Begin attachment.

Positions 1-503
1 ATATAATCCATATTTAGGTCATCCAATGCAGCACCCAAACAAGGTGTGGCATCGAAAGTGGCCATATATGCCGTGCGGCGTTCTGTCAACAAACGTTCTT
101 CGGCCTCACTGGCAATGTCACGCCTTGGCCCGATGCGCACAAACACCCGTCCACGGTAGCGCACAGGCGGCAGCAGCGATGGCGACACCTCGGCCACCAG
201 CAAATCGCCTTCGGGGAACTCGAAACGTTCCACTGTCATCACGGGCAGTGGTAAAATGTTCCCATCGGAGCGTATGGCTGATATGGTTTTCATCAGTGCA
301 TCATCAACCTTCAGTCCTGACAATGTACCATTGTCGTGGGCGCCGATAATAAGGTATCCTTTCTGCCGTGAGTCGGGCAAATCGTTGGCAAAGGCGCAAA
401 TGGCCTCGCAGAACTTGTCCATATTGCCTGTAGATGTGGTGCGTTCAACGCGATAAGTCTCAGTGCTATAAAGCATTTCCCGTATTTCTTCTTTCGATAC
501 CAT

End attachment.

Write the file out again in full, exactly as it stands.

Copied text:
Positions 1-503
1 ATATAATCCATATTTAGGTCATCCAATGCAGCACCCAAACAAGGTGTGGCATCGAAAGTGGCCATATATGCCGTGCGGCGTTCTGTCAACAAACGTTCTT
101 CGGCCTCACTGGCAATGTCACGCCTTGGCCCGATGCGCACAAACACCCGTCCACGGTAGCGCACAGGCGGCAGCAGCGATGGCGACACCTCGGCCACCAG
201 CAAATCGCCTTCGGGGAACTCGAAACGTTCCACTGTCATCACGGGCAGTGGTAAAATGTTCCCATCGGAGCGTATGGCTGATATGGTTTTCATCAGTGCA
301 TCATCAACCTTCAGTCCTGACAATGTACCATTGTCGTGGGCGCCGATAATAAGGTATCCTTTCTGCCGTGAGTCGGGCAAATCGTTGGCAAAGGCGCAAA
401 TGGCCTCGCAGAACTTGTCCATATTGCCTGTAGATGTGGTGCGTTCAACGCGATAAGTCTCAGTGCTATAAAGCATTTCCCGTATTTCTTCTTTCGATAC
501 CAT